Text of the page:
Hacking the Wheelchair

A project log for Hand Drive

A wheelchair attachment that allows any wheelchair to be powered in a rowing motion. It is 3D printable, open source, and available to all.

kate-reedKate Reed 08/14/2015 at 18:090 Comments

Hacking the Wheelchair

Starting off

We are beginning a studio making wheelchair accessories. We started off this studio by learning Autodesk Fusion, the software we will be using for this project. Fusion is a 3D modeling software that allows you to edit dimensions and sizes on models you make. We spent the first few days making objects in the software as exercises. I made a phone case.

Once we were done learning the software, we brainstormed as a studio group on what improvements a wheelchair needs and how we can hack it. We want to accessorize the wheelchair as apposed to redesign it. We broke up into groups and started to brainstorm more in-depth.

Our group decided on making the wheelchair faster. We live in a busy fast paced world that the wheelchair hasn’t necessarily kept up with. We want to use a ratchet mechanism, which would allow the user to wheel faster in the chair in a rowing motion as opposed to a wheeling motion, a similar motion to the arms on an elliptical machine. We are mainly focusing on the ratchet mechanism moving the wheelchair forward but hopefully if we have time we can work on brakes as well.


We started off the day with a lot of bike parts. We wanted to get the parts from the bike wheels to see if we could use them for our project. We took the wheels apart and explored, and found that we already had some mechanisms from parts that we could recycle instead of creating our own. We started making attachments that would make the parts usable for our particular situation. The tricky thing is that because of the parts that we have, the wheels can only turn one way so we have to use a slightly different system for each wheelchair wheel. The left and right wheels are flipped mechanically. We spent the day designing separate parts for each. We should be able to test them out on Tuesday once they have all printed out. Fingers crossed that it will work!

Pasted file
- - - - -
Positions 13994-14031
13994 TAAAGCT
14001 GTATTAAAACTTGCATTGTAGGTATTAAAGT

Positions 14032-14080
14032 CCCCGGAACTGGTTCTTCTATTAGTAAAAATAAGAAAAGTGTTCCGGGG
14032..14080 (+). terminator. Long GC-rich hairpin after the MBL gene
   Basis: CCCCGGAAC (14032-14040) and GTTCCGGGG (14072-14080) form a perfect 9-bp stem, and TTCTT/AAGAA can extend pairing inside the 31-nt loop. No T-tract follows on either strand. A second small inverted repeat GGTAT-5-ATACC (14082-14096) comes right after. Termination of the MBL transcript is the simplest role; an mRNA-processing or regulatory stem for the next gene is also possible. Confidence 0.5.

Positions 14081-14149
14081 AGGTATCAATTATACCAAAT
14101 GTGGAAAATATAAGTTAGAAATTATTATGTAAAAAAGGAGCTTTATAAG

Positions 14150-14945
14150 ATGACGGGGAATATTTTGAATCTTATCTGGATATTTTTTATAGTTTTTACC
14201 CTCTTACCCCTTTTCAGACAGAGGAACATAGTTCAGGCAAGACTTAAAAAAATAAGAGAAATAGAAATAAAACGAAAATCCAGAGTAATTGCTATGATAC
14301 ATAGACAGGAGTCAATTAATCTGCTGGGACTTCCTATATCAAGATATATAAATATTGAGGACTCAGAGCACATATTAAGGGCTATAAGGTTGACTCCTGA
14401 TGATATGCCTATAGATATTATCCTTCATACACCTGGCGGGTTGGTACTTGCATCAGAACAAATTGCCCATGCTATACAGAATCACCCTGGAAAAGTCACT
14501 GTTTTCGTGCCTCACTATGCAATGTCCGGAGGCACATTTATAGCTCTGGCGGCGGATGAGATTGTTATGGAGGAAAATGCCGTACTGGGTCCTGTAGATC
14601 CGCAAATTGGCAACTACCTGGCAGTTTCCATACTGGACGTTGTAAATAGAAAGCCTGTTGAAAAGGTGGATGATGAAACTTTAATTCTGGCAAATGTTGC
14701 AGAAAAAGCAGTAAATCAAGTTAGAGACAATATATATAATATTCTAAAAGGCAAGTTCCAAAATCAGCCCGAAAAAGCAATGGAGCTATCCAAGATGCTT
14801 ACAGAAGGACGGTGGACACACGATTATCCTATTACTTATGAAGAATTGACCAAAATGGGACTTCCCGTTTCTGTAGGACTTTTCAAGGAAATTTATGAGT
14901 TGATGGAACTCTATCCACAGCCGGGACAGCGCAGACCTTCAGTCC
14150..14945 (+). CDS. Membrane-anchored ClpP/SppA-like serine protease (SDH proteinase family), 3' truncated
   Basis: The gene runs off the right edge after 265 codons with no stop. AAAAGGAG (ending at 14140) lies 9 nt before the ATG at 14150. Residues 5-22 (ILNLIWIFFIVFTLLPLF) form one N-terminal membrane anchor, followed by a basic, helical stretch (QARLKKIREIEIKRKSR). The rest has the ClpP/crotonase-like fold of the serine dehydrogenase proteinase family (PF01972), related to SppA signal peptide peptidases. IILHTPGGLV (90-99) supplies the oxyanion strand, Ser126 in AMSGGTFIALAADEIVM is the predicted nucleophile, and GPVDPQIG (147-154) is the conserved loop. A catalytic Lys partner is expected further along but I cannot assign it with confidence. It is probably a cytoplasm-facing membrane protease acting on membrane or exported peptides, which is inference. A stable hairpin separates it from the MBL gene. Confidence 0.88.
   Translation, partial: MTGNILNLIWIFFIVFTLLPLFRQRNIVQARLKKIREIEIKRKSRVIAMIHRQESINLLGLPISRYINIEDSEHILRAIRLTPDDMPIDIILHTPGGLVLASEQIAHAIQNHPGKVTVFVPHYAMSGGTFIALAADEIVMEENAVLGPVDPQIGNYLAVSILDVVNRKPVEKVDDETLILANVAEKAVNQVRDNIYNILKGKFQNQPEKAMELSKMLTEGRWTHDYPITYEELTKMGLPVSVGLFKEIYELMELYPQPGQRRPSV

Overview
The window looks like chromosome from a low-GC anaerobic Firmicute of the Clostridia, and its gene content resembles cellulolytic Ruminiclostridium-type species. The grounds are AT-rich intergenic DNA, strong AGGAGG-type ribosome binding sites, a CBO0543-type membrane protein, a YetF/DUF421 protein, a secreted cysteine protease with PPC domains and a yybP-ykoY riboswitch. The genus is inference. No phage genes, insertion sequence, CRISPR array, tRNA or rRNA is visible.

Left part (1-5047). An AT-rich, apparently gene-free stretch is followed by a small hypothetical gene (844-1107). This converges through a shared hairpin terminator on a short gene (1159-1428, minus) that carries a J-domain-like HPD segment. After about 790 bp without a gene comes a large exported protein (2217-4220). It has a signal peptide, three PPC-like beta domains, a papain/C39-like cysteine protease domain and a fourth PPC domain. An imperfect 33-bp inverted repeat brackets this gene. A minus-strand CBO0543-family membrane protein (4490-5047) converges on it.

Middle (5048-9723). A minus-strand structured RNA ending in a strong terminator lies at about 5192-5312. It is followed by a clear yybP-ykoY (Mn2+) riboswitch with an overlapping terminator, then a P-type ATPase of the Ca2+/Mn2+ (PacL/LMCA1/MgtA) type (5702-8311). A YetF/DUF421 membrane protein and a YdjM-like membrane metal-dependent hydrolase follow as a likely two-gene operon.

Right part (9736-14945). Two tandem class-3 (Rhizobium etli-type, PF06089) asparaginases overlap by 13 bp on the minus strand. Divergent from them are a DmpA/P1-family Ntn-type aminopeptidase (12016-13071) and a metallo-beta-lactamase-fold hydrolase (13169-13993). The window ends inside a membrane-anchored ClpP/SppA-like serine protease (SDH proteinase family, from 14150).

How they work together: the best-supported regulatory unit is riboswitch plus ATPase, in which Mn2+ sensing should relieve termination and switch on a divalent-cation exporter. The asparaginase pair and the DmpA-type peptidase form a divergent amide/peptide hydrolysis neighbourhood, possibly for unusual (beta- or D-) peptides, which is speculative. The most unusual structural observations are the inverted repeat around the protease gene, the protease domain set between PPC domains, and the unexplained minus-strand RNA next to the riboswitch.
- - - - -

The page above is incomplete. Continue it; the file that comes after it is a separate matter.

More Parts

Today we continued the process of making parts and testing them out. We put the main part of the right side together today, and it’s looking like it’s going to work well. We are just waiting to finish the design and print one more part to finish it off. Hopefully it will work and we can start on the left wheel tomorrow.

We have put the breaks part of our project on hold, and are just focusing on the speed right now. We are chugging along!

Design Change

Throughout the studio we have kept the project pretty simple design change-wise. We have pretty much kept the same design the entire way through, but today we made a design change.

After testing our previous spider attachment design we realized that we needed to beef it up because it was breaking when we applied force on it. We also realized that the way we were connecting the 8020 bar to the mechanism wasn’t helping our design. It was giving it too much torque, and adding stress to the entire mechanism. We took out the need for a right angle with the 8020 bars and redesigned the connector to accommodate the changes. We are printing out the final pieces tonight and tomorrow!


Today we had a realization. After we put one of the sides together we realized that we had made two of the same sides, but in different ways. We made two of the right side, although this was unplanned and would be considered a mistake, it turned out to be a good thing. We had come up with two completely different ways to do the same thing and through doing this we found that one way was much better.

Once we had wrapped our mind around making the left side of the system, it actually wasn’t that difficult. We had all the hard parts made, and just had to edit them a little to be able to use them for the left side. They are printing out over the weekend, and hopefully they will fit right into place on Monday. We are cutting it close!